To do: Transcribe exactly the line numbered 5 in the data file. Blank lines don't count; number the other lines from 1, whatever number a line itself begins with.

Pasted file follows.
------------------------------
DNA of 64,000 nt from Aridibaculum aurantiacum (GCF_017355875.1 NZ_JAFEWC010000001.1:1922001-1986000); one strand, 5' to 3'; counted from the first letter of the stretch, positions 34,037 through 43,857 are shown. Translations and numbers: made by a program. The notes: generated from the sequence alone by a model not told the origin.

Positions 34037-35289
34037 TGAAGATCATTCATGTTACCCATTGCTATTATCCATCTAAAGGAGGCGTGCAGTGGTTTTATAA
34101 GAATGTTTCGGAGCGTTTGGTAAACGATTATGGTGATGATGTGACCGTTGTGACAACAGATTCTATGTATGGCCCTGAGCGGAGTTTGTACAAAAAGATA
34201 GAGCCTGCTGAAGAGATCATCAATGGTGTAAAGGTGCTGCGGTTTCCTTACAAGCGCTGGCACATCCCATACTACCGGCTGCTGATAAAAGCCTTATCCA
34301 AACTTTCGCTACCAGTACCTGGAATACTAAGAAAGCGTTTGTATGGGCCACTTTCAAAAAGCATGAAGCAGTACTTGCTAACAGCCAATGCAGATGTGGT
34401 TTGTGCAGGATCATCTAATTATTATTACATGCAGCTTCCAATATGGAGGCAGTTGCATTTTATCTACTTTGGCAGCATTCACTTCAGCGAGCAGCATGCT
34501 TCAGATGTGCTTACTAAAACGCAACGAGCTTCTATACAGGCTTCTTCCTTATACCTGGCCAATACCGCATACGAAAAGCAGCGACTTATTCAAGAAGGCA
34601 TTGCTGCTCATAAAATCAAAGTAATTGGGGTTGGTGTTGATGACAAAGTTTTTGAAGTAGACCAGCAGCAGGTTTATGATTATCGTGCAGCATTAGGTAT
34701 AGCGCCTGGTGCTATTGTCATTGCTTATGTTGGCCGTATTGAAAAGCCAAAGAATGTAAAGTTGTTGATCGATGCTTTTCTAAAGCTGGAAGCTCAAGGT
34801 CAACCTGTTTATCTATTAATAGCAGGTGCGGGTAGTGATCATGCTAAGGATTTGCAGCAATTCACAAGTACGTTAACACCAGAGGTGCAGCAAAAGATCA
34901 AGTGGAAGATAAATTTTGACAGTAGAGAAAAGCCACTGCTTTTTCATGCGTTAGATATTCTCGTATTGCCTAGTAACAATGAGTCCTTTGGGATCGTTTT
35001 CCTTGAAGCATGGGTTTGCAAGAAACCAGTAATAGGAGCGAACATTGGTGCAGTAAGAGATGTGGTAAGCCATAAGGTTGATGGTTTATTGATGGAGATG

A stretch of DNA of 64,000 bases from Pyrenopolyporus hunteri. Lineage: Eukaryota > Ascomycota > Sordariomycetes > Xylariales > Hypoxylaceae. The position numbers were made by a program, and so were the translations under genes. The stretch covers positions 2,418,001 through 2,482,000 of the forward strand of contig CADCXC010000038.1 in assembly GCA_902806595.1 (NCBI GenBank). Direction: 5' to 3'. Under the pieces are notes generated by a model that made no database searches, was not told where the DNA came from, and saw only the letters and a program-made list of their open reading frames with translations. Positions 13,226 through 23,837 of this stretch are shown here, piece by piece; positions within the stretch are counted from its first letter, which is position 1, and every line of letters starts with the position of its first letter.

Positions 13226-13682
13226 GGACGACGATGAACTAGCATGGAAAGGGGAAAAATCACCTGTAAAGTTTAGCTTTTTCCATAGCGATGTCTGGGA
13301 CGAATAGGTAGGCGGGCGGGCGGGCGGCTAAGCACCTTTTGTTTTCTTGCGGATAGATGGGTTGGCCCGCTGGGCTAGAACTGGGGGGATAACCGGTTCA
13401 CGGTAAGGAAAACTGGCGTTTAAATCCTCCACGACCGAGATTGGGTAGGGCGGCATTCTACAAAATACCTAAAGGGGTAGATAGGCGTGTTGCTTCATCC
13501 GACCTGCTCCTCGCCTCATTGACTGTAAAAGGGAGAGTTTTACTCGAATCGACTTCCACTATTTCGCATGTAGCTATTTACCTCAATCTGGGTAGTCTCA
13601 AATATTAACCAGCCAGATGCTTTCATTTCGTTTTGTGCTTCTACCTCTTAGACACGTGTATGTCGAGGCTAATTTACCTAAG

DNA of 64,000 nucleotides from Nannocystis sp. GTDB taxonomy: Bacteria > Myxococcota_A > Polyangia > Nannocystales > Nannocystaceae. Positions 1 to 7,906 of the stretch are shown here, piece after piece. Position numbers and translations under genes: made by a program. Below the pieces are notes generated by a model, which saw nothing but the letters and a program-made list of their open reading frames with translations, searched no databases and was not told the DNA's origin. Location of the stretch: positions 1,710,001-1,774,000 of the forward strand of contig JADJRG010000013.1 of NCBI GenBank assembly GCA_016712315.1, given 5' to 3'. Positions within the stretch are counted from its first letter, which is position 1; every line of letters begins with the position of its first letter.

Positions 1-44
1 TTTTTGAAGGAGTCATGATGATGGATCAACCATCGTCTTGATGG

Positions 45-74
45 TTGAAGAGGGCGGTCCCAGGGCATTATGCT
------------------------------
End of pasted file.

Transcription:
34201 GAGCCTGCTGAAGAGATCATCAATGGTGTAAAGGTGCTGCGGTTTCCTTACAAGCGCTGGCACATCCCATACTACCGGCTGCTGATAAAAGCCTTATCCA